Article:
2) by constitutional amendment R v Horseman [1990 12. Interpreting the Charter of Rights and Freedoms Hogg, chapter 36, Charter of Rights General Charter Information- The Charter is part of the constitution therefore it can only be altered by a constitutional amendment. It applies to both levels of government (s32(1)). It guarantees a set of civil liberties that are so important that they should receive immunity from state action. Usually this is accomplished through the legislative and executive branches of government which avoid actions which breach the Charter. All statues are reviewed. If a law violates the Charter then a court will view it to be nugatory. It is considering a unifying instrument, adding a dimensions of allegiance to Canada as a whole while invoking national standards. 36.4(b) Issue- The additional of the charters grounds of judicial review has proved to be a substantial expansion of judicial review. Many charter rights are expressed in vague terms and comes into conflict with other Canadian values. Therefore, review under the Charter involves a much higher component of policy that any other line of judicial work. Most Charter rights are fairly vague. (ie fundamental justice) Role of section 1- Judicial Review 2 stage process Section 1 authorizes the courts to balance the guaranteed rights against competing societal values. It makes clear that a law limiting a Charter right is valid if the law is a reasonable one that can be demonstrably justified in a free and democratic society. Judicial Review of legislation under the Charter of Rights is a two-stage process. The 1st stage of JR , is to determine whether the challenged law derogates from a Charter right. first stage- there are two related issues that have to be resolved in every case: one is a the characterization of the challenged law, and the other is the meaning of the asserted right. Characterization-A law will offend the Charter of Rights if either its purpose or its effect is to abridge a Charter right. R v Big M Drug Mart [1985] It is very rare that legislative bodies enact laws that have the purpose of abridging a Charter right. ( Lord Day Act) Severance- The court can sever provisions enabling it to survive. Reading Down- where language of a statue has two interpretations, one of which would abridge a charter right and one of which would not, the court can read down and select the interpretation that does not abridger. If not, then the review is over-the law must be upheld. If the law is held to derogate from the Charter right, then the review moves to a second stage. The 2nd stage is to determine whether the law is justified under s 1 as a reasonable limit prescribed by law that can be demonstrably justified in a free and democratic society. The reviewing court must decide whether the law should be upheld despite the fact that it limits a Charter right.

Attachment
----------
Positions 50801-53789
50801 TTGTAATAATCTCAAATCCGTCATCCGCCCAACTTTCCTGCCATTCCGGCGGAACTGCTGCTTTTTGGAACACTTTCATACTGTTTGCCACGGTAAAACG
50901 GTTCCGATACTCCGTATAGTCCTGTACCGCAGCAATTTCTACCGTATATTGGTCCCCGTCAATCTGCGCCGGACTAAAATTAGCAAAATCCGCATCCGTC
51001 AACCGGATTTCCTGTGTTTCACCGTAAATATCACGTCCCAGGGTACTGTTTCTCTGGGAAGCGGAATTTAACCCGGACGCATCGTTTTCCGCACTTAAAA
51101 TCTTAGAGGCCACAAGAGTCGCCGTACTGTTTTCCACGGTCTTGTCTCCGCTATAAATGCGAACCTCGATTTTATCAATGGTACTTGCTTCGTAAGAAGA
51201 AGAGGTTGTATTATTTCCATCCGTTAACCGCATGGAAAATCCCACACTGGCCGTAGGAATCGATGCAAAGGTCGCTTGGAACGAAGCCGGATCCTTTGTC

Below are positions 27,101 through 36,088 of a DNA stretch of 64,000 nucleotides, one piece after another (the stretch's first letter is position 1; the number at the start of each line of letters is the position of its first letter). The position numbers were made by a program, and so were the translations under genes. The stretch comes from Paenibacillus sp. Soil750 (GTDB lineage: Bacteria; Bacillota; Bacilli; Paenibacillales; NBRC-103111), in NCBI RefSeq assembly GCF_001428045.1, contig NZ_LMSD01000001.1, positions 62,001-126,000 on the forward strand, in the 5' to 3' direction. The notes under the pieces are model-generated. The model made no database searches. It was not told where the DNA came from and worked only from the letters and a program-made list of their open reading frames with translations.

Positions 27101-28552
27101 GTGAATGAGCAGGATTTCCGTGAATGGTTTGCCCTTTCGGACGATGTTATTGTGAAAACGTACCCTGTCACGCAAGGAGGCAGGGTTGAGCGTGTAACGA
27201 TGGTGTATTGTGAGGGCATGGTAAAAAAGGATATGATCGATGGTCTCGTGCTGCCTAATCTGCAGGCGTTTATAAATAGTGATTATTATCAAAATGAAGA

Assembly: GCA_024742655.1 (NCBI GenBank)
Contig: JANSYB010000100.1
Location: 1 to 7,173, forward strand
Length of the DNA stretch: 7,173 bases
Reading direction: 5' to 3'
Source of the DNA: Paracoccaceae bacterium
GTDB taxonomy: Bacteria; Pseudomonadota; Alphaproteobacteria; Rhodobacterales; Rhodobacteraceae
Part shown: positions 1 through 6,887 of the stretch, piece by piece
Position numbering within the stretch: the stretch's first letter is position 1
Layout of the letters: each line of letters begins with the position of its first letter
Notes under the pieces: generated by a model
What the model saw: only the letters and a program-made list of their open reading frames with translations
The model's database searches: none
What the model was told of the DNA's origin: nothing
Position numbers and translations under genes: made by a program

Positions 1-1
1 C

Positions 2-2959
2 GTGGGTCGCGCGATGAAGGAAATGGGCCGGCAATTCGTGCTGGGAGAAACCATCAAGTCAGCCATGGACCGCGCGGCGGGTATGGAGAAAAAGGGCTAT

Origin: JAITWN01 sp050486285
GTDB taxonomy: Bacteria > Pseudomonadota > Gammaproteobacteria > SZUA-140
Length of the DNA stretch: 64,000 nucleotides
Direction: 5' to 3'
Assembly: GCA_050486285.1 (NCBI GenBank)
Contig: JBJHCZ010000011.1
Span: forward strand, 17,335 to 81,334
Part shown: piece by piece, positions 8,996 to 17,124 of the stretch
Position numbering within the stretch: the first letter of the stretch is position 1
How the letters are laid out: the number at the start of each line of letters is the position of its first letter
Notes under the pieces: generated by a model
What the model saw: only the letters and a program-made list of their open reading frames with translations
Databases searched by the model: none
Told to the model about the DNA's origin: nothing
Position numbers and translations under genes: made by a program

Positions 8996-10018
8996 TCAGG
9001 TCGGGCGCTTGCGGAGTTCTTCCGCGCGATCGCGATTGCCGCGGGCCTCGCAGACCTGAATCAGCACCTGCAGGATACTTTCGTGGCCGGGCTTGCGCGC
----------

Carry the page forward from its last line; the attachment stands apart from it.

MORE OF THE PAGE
40

41

Role of section 33 s 33 is an override power which enables the Parliament or a Legislature to enact a law that will override the guarantees in s 2, and s7 to 15 of the Charter. All that is necessary is the enactment of a law contacting an express declaration that the law is to operate notwithstanding the relevant provision of the Charter. The override provision extends to s2 (expression), s7 to 14( legal rights) and s 15(equality). It does not extend to s3-5(democratic rights), s6 (mobility rights) s16 to 23 ( language rights) or s 28(sexual equality). No override is possible with these provisions. Dialogue with the Legislative Branch second look cases 36.6(d) OConnor courts had to balance between the accusers right under s 7 to make full answer and defense and the complainants right under s8 right to privacy and under s 15 equality. After OConnor, Parliament enacted new laws. The court described this process as a notable example of the dialogue between the judicial and legislative political questions Operation Dismantle v The Queen (1985) Americans testing cruise missiles in Canada. Court held it was ok. Wilson J, speaking for a unanimous Court on this issue, said that there was no doctrine of political questions in Canadian constitutional law. characterizations of law 36.8 Interpretation of the Charter 1. Progressive Interpretation Since a constitution is difficult to amend and its language is broad to accommodate a wide range of facts. It calls for a flexible interpretation. Lord Sankey Edwards v A.G. (1930) a living tree capable of growth and expansion within its natural limits 2. Generous Interpretation Lord Sankey Edwards v AG ( 1930) he said that the provisions of the Constitution Act 1867 should not be cut down by a narrow and technical construction but should be given a large and liberal interpretation 3. Purposive Interpretation - this involves an attempt to ascertain the purpose of each Charter right and then to interpret the right so as to include activity that comes within the purpose and exclude activity that does not. (This usually comes with the generous approach) 4. Process as purpose- the Charter guarantees the integrity of the political process itself by enhancing the opportunities for public debate and collective deliberation. This approach has two advantages. The first advantage is that it supplies a helpful context for interpreting particular guaratantes. The second advantage of the process-based theory of judicial review is that it offers a solution to the problem of the legitimacy of judicial review. Hierarchy of Rights 2 tiers are created by s33.
41

42